Simply Finance is a series of newsletters that we hope can contribute to increased understanding of financing law and to demystify financing documents. Our aim is to explain concepts, terms and expressions in a simple way so that anyone can understand them. This time we address issues related to promissory notes.
What is it?
A promissory note is a debt instrument that contains a promise made by a debtor to pay a creditor.
Certain requirements must be satisfied for a debt instrument to be considered a promissory note under Norwegian law, i.e.: (i) being made in writing and signed by the debtor, (ii) including an unconditional obligation for the debtor to pay when due, and (iii) the obligation must be a specified cash payment obligation.
In addition, there is an important distinction between simple promissory notes (Nw. enkle gjeldsbrev) and negotiable promissory notes (Nw. omsetningsgjeldsbrev). The latter comprise notes that either (a) is addressed to the holder at any time (no specific creditor is mentioned), (b) is addressed to a specific creditor or any subsequent transferee, (c) establishes a security interest over the debtor’s real property or ship, or (d) specifically is named a negotiable promissory note.
Why is it used?
Financing documents can be extensive and complicated with finance agreement(s) and ancillary documents consisting of several hundred pages. The reason is partially that financing documentation has been influenced by London documentation such as the Loan Market Association (LMA), but also that the agreements often have to be tailored to the specific transaction. Term sheets and finance agreements are thoroughly negotiated with assistance from lawyers on both sides and the financing process can take several weeks.
However, not all financings are complex and require full-blown LMA documentation. For less complex or non-syndicated financing transactions (such as real property financing or loans to small and medium sized companies), standardised promissory notes are often used by banks and other financial institutions to effectively reduce the resources and time needed to document the financing transaction. It is an effective tool for the financing banks and often reduces costs for the parties involved.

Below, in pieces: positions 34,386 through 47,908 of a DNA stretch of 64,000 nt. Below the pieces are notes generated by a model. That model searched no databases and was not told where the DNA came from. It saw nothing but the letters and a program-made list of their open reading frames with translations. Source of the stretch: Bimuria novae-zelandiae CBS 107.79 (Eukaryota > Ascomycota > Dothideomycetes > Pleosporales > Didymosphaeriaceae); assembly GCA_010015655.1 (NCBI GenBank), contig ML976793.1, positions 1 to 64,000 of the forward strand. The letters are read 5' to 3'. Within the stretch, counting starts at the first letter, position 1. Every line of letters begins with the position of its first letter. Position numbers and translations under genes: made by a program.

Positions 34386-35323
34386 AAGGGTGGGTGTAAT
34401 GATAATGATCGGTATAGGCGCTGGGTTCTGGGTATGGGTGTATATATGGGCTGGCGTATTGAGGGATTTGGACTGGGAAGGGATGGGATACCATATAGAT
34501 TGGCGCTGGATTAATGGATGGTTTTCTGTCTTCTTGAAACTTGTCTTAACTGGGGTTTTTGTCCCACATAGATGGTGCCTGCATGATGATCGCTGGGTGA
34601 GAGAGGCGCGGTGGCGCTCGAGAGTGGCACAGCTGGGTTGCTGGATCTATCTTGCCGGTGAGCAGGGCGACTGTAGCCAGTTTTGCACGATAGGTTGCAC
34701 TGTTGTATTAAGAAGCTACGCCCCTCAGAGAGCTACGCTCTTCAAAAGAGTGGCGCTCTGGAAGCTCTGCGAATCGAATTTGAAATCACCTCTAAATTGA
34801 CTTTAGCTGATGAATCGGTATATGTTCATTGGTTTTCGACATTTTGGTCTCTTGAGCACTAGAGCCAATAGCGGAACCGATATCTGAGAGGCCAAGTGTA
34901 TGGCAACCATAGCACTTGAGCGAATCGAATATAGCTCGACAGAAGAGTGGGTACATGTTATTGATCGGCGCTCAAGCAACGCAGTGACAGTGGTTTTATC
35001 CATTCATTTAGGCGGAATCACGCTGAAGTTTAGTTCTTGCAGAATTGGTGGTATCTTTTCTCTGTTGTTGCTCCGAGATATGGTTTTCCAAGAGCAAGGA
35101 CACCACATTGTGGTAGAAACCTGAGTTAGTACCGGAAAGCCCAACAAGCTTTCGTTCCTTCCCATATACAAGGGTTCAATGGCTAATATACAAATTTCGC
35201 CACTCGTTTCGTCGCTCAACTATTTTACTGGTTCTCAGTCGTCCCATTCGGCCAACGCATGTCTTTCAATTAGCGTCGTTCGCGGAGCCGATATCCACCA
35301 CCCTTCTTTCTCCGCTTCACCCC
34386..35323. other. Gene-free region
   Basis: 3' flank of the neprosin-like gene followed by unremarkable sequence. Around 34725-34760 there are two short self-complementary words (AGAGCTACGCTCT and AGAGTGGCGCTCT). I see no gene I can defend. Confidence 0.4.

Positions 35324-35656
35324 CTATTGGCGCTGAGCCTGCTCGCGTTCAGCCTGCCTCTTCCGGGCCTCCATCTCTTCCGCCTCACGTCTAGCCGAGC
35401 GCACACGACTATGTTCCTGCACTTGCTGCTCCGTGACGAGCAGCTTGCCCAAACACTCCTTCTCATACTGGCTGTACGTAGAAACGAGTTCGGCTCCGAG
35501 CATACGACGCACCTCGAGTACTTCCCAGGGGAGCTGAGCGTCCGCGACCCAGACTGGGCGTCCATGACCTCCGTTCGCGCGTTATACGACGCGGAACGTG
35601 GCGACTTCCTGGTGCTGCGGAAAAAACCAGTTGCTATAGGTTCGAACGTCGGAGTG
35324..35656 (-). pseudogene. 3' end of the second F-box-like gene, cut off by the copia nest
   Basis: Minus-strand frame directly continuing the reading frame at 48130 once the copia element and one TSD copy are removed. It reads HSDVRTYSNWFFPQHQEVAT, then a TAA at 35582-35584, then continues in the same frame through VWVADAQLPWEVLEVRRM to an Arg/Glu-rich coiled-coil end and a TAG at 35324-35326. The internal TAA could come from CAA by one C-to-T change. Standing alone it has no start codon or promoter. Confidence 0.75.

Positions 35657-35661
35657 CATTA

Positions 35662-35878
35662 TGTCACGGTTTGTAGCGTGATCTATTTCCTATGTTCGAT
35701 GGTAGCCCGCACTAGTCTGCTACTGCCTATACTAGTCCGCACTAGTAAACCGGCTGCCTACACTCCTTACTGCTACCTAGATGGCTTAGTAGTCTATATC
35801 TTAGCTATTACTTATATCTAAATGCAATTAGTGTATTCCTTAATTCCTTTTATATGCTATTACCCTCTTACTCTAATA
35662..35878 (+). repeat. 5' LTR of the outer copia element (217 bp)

A promissory note will often give the lender a direct enforcement right. By including an acceptance by the debtor that the lender has the right to enforce directly through the Norwegian enforcement authority, the lender does not have to establish separate legal basis for enforcement, such as initiating civil action to obtain a binding and enforceable court order. Note that the debtor’s signature on the promissory note must be confirmed by two witnesses for such direct enforcement to be possible, unless the promissory note is issued to a financial institution.
How is it used?
If a promissory note is used, Norwegian banks often document the specific terms of a financing in an offer letter, which forms part of the loan agreement with the borrower when accepted by the borrower. A promissory note, including the bank’s general terms and conditions, will typically be attached to the offer letter, and the borrower will be requested to confirm acceptance by signing and returning the offer letter and the promissory note to the bank. The offer letter is often structured so that the specific terms set out therein prevail in case of conflict with the promissory note’s general terms and conditions.
The promissory note will typically contain all other relevant terms relating to the loan, inter alia, loan amount, interest rate, issue date, maturity date (specification of repayment date(s) or on-demand payment), security interests, events of default and enforcement provisions. As such, the offer letter and promissory note serve the same purpose as the term sheet and financing agreement typically used in complex and/or syndicated financing transactions.
Why should a lender pay attention?
Although standardised promissory notes are regularly used by Norwegian financial institutions, it is important to ensure that conditions for the loan document to be considered a promissory are satisfied. The debtor’s payment obligation must be unconditional. Further, the amount owed must be a specified amount of money. For example, it is not sufficient for a loan agreement to be called a “negotiable promissory note” if the underlying claim is specified to be paid in kind.
It can sometimes be unclear whether the obligation of the debtor is in fact unconditional. If the loan is made subject to terms and conditions of a separate loan agreement not attached to the relevant loan document, the lender may have to obtain a binding court order of the claim before it may be enforced.
What does it mean for the borrower?
A negotiable promissory note may entail a risk for the borrower of losing its right to object against the note’s underlying claim upon a transfer to a third-party creditor acting in good faith. Generally, this does not affect the debtor’s right in respect of interest and fees due and payable prior to the transfer. Further, the debtor may object due to improper pressure, duress, influence, extortion or misrepresentation in connection with the underlying claim regardless of a transfer.
The debtor under a promissory note should ensure that the note is returned and shredded upon settlement of the debt. Should the note, despite having been paid once, be transferred to a third party acting in good faith, the debtor risks having to pay the same debt twice.